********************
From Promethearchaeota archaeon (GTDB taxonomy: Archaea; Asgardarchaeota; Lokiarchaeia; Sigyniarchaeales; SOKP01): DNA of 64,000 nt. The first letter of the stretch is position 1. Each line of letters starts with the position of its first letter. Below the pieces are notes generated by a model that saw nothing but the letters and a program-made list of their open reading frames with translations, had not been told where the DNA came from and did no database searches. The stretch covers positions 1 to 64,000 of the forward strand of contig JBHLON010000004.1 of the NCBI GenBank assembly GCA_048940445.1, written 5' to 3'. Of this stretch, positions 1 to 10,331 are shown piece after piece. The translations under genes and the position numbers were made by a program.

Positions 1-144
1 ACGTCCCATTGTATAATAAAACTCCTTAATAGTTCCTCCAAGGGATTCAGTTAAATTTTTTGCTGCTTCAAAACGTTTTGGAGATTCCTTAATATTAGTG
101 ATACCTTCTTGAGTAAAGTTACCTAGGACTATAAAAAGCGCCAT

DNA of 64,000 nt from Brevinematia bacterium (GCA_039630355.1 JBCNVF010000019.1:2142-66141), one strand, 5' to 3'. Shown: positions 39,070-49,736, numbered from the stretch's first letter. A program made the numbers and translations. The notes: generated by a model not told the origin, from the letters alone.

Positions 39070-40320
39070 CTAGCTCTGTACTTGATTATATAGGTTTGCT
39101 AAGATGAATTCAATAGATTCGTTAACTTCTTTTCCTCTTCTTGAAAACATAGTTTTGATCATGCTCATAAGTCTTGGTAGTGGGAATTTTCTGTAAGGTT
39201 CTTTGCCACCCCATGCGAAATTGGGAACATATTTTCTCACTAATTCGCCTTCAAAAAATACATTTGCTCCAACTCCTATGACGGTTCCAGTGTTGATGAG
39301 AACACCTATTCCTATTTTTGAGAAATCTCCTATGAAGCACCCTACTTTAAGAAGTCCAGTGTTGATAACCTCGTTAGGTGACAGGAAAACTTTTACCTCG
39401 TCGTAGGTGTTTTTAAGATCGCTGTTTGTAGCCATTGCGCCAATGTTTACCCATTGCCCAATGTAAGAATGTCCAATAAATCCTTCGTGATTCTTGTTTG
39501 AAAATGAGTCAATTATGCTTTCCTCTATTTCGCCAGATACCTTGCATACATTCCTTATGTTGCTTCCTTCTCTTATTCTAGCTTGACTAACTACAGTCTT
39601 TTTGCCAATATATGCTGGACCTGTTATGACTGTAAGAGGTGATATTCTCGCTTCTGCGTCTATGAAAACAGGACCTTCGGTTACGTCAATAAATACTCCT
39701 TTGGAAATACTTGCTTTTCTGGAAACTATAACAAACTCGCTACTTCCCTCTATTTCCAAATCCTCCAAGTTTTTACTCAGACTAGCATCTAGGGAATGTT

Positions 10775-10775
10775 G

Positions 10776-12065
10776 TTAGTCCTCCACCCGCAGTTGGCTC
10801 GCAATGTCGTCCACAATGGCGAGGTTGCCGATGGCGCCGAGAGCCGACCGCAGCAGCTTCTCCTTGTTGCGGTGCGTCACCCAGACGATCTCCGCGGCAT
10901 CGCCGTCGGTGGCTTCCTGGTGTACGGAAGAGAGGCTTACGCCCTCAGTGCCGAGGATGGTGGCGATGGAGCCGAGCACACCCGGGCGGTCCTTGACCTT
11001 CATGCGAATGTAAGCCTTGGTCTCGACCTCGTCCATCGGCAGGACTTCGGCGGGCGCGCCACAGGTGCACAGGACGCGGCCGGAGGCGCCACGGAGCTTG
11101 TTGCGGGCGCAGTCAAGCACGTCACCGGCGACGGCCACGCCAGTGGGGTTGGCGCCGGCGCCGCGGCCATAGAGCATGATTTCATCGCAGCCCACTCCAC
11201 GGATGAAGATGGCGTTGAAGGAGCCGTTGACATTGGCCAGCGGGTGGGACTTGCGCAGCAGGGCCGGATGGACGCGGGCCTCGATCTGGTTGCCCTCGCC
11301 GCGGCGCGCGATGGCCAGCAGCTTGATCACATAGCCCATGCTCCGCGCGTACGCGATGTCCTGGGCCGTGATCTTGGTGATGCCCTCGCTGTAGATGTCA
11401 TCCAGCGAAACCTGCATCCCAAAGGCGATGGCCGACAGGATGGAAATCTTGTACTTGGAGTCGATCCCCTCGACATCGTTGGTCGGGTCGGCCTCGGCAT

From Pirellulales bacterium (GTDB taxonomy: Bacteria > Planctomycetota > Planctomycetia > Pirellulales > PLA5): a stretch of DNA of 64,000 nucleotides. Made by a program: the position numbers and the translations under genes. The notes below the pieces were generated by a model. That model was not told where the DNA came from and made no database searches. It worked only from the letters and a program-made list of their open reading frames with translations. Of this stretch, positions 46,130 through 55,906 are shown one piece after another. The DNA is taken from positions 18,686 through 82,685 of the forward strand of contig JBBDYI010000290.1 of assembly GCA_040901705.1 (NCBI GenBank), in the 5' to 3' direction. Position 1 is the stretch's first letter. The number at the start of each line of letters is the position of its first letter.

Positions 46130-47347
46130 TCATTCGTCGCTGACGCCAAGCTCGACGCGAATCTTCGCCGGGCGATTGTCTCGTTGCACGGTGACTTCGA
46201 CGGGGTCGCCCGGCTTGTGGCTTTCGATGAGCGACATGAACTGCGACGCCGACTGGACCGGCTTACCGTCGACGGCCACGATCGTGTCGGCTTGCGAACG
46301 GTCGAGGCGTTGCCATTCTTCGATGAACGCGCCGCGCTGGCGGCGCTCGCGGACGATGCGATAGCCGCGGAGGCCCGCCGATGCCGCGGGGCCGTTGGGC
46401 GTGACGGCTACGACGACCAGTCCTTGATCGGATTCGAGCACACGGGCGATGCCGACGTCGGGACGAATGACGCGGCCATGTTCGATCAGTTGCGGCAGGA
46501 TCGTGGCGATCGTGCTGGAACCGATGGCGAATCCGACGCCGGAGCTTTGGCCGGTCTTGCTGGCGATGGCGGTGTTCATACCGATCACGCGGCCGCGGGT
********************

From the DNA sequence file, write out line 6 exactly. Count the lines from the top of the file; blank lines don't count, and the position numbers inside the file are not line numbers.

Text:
Positions 39070-40320